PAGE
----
History of Rice Cinema
The Rice Media Center has always been—by design and by direction—an open, inviting, unassuming, and loosely defined place. As one hops up its wooden steps and flings open the door, it’s easy to forget about the countless unique and transformative experiences hosted here over the past half-century. It’s just as easy to take for granted the prescience of its founders so early recognizing the importance of emerging languages and cross-cultural connections possible through media arts, as well as to overlook the absolute rarity of a welcoming home for media creation, exhibition, discourse, and socializing under one roof. It’s not widely enough known that Roberto Rosselini, Jean-Luc Godard, Sam Peckinpah, D.A. Pennebaker, Stan Brakhage, Andy Warhol, Spike Lee, Wim Wenders, and hundreds more visionaries have ever even visited Houston, much less entered that same door. One does, however, immediately sense something of the humanist roots and experimental spirit of this Houston institution.
The Media Center was established (alongside the Rice Art Museum and Rice Institute For The Arts) by John and Dominique de Menil, who considered photography, cinema, and multidisciplinary media endeavors as central in their vision of a better world—and specifically, a better Houston. In the years leading up to the opening of the Rice Media Center, the couple had increasingly supported film projects, initiated international conversations about establishing cinema in museums and universities, and, perhaps most importantly, they‘d hired former Rice literature professor and self-styled cinema scholar Gerald O’Grady to promote awareness of media in Houston and beyond. Before “media studies” was a thing, O’Grady was already immersed and inventing an ambitious approach. While he departed to found and direct another legendary media center at the State University of New York at Buffalo, the Rice Media Center was built upon O’Grady’s foundation, and opened under the leadership of two of his recruits—filmmaker James Blue and photographer Geoff Winningham.
In a hybrid position between academic program and independent operation, the Media Center opened in February of 1970, offering the first photography and film courses at Rice, as well as photography exhibitions, film screenings, and lectures open to the public. Its history of ambitious programming and impressive guest artists and scholars since then is nearly unfathomable, as are the various unofficial memories floating around of unusual interactions and wild occurrences that took place here. Like the best Texas legends, the full story of the Rice Media Center is too long, varied, wild, and tangled to unravel. Those who know have often been too busy forging ahead to point backward, and those who don’t know would hardly believe any of it, anyway. This 50th anniversary series provides rare opportunities to witness some fantastic slivers of its history, and important hidden histories of photography and narrative, documentary, and experimental cinema, in general.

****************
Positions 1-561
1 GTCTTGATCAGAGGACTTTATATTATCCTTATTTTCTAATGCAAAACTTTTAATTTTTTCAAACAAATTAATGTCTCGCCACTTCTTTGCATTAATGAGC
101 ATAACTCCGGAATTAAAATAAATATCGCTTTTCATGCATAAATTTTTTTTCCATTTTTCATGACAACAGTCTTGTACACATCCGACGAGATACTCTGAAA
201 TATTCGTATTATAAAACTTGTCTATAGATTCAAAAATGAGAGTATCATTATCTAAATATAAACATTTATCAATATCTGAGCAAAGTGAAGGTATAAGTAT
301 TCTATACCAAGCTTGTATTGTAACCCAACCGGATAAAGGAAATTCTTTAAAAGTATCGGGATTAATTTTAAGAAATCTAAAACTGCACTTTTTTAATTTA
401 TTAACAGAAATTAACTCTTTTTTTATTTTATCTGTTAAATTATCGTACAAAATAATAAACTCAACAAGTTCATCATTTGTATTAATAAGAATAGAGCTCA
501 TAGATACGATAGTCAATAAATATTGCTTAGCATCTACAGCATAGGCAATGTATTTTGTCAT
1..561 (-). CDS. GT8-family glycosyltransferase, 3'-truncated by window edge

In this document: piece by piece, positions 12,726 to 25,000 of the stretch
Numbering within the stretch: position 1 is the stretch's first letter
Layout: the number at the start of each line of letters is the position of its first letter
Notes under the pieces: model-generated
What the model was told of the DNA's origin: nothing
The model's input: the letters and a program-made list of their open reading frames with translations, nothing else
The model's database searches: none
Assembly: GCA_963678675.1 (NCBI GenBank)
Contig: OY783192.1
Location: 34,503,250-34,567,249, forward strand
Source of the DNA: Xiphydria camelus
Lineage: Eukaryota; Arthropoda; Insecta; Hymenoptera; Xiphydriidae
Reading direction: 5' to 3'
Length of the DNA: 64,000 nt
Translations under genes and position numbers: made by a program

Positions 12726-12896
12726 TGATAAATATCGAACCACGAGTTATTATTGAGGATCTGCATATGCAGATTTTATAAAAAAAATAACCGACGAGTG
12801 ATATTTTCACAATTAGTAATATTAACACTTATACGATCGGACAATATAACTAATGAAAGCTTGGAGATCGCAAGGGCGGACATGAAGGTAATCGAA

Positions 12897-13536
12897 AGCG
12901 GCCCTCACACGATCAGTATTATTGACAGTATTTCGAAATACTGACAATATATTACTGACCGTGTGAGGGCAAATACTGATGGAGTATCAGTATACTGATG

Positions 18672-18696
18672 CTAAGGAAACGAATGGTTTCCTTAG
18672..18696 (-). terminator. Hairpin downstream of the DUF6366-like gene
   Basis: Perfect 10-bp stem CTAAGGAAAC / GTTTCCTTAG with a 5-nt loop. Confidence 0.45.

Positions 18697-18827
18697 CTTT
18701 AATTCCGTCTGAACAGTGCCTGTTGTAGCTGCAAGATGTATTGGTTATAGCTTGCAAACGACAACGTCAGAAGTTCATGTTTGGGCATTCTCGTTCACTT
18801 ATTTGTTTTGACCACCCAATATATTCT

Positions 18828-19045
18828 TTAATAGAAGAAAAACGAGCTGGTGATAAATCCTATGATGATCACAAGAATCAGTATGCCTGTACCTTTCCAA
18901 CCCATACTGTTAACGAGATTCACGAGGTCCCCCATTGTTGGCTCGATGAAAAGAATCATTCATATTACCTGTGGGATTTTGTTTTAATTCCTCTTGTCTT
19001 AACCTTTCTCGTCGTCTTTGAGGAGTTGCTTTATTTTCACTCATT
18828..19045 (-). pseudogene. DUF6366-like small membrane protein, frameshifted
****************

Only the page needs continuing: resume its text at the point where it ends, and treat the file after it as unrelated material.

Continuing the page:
Beyond the specific artists, scholars, and groundbreaking works, it is especially important during this 50-year celebration in its original house to recognize and feel a part of the untold layers of experience here. Therein lie the echoes of its enduring spirit. With emphasis on communal experience and creative conversation, the Media Center has a way of leveling art and audience, masters and students. Countless notables and nobodies have exchanged ideas here. Generations of Rice students of all disciplines, Houstonians of all walks, and artists of all ilk have travelled within these walls, observed life, witnessed magic, debated art and truth, laughed, cried, yelled, wrestled with creative projects, navigated first dates, and procrastinated here. I’ve always considered “center” to be the important word in the name of this place. Physically positioned at the boundary between the campus and its city, and conceptually positioned between varied disciplines and approaches, the Rice Media Center is not one thing but a nexus for the intersection of all things. For longer and perhaps more consistently than anywhere else in the city, this depot has provided a connecting point for a range of people and ideas. And perhaps, past its original physical shell, its open invitation to widen perspective and deepen engagement through media will continue over the next 50 years.
Rice Media Center 50 Years
Written by Peter Lucas